whytheology

For the Intersection of the Everyday and the Sacred

So is God the same?

Last week, I began a discussion (that went a bit long) on the meaning of Hebrews 13:8: “Jesus Christ is the same yesterday, today, and forever.” In general, I focused last week’s discussion on what it does not mean. In doing so, I argued against the idea of the impassibility of God and the immutability of God, something that in centuries past was considered borderline (or actually) heretical, but which is overwhelmingly accepted today. My reasons? The primary one being the incarnation, bodily resurrection, and physical ascension of Jesus Christ. God the Son was not physical human stuff prior to the incarnation, but was and is now a (albeit glorified and transformed) human being in heaven.

So, then, what does it mean?

This World Changes, God does not

In my bible study where we were discussing this, one of the other guys said, “Well, to me, it’s good to know that in our world that is

By PZmaps [CC-BY-SA-3.0 (http://creativecommons.org/licenses/by-sa/3.0) or GFDL (http://www.gnu.org/copyleft/fdl.html)], via Wikimedia Commons

A changing world

constantly changing, where we keep having to adapt, Jesus is the same.”

Another way to put that is this:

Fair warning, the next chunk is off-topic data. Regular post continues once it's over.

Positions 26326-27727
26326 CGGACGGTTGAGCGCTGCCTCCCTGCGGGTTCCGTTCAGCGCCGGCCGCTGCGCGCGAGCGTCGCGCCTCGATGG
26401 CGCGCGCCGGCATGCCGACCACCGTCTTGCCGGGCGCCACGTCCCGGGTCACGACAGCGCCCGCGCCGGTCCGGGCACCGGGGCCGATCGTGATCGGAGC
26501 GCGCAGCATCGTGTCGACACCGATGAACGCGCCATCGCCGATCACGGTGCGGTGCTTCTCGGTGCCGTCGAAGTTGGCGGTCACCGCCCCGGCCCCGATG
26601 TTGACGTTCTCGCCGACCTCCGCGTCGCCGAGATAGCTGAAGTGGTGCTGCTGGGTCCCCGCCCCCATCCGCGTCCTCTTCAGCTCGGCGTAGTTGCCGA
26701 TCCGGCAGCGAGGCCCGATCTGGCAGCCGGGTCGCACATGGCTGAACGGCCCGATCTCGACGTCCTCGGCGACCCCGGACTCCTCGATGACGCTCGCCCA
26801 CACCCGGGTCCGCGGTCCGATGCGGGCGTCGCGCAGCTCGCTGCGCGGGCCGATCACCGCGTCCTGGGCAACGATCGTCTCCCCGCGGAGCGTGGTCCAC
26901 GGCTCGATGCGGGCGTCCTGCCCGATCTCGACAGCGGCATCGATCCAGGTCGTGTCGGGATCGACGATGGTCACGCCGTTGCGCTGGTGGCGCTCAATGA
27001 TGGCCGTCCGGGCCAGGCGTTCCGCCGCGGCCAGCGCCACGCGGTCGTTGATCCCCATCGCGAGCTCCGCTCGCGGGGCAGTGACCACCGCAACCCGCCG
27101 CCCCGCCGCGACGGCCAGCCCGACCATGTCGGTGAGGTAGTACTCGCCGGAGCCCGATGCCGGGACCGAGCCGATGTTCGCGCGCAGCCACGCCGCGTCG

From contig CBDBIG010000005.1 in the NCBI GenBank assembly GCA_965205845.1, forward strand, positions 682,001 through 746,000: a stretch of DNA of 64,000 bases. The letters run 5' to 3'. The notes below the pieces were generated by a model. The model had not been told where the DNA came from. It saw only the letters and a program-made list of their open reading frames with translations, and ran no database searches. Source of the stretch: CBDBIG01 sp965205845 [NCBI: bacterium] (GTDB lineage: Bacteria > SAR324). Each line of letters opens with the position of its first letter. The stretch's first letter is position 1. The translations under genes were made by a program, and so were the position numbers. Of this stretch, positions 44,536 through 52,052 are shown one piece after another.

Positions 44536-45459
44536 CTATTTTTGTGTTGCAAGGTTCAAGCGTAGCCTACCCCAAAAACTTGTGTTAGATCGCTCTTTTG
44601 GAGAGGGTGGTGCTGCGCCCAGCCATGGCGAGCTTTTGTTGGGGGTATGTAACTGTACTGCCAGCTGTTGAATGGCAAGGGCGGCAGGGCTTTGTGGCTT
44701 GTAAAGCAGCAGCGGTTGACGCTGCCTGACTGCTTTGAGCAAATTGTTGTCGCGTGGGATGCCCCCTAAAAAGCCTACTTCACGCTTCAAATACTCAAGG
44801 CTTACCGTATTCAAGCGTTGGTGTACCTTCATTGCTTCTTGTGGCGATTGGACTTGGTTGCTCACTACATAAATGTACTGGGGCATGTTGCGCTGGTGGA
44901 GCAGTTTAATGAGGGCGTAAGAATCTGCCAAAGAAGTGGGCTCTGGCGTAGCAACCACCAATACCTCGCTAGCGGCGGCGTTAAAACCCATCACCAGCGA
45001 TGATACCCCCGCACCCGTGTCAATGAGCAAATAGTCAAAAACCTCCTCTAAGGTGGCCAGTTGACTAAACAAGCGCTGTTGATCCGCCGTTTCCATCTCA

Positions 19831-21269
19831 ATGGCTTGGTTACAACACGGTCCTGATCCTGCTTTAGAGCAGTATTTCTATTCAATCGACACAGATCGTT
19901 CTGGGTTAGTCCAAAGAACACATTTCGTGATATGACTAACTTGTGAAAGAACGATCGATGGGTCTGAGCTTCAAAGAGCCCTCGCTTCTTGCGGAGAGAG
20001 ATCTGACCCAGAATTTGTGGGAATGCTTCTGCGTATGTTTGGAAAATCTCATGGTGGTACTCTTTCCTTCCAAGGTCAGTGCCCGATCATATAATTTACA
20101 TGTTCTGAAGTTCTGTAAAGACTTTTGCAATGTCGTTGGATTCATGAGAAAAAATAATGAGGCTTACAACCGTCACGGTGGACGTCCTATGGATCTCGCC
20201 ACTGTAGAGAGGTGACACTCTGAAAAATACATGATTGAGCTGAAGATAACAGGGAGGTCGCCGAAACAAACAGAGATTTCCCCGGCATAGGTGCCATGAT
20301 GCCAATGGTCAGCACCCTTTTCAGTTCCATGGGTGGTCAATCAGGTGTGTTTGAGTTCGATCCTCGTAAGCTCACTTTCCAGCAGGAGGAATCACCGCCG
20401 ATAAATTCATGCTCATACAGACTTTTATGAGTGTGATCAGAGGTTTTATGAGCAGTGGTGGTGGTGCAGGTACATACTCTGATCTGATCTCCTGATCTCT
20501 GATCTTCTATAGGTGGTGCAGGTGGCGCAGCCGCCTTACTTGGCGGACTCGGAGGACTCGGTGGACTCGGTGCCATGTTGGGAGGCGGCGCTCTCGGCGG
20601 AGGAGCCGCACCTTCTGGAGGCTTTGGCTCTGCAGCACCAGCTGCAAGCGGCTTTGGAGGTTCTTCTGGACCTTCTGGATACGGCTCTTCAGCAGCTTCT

We constantly need to adapt to our ever-changing world, but our ever-changing world is constantly adapting to Jesus. Jesus has inaugurated his kingdom already. This world was always God’s, but God has now begun to exert his rule more explicitly. And so this world is changing. But it’s not just changing for the sake of change. It’s moving toward Christ. Yes there are pockets of resistance, sometimes particularly stubborn ones, that crop up again and again. I’m not saying it’s a cakewalk, and I’m not saying it’s done by human effort. I am saying, though, that even when we can’t see how, God is in control of the uncontrollable world, moving it towards its goal; and that goal is Jesus Christ.

It’s like a parent to his or her child. I may change my exact wording, or my method, or how I approach my kids, but ultimately, I am guiding and moving them toward (I hope) becoming better people, good citizens, and, most of all, disciples of Christ. I am not changing that goal, they are having to adapt to it. Sometimes they resist it, hate it, throw fits. But they still move in that direction. However, I’m not a perfect parent, but God is. So God is moving us perfectly toward a perfect goal (Jesus Christ). And it’s comforting to know that God is constant and unchanging in that.

 Faithful and Faithless

Doesn’t come close to God’s Faithfulness

 

Here’s where I really get to what I think the Bible is trying to communicate to us when it says God does not change, or is the same.

What it is trying to convey is something about God’s faithfulness. God is faithful. That’s why it is comforting, why it is empowering, why it is so amazing. God is faithful.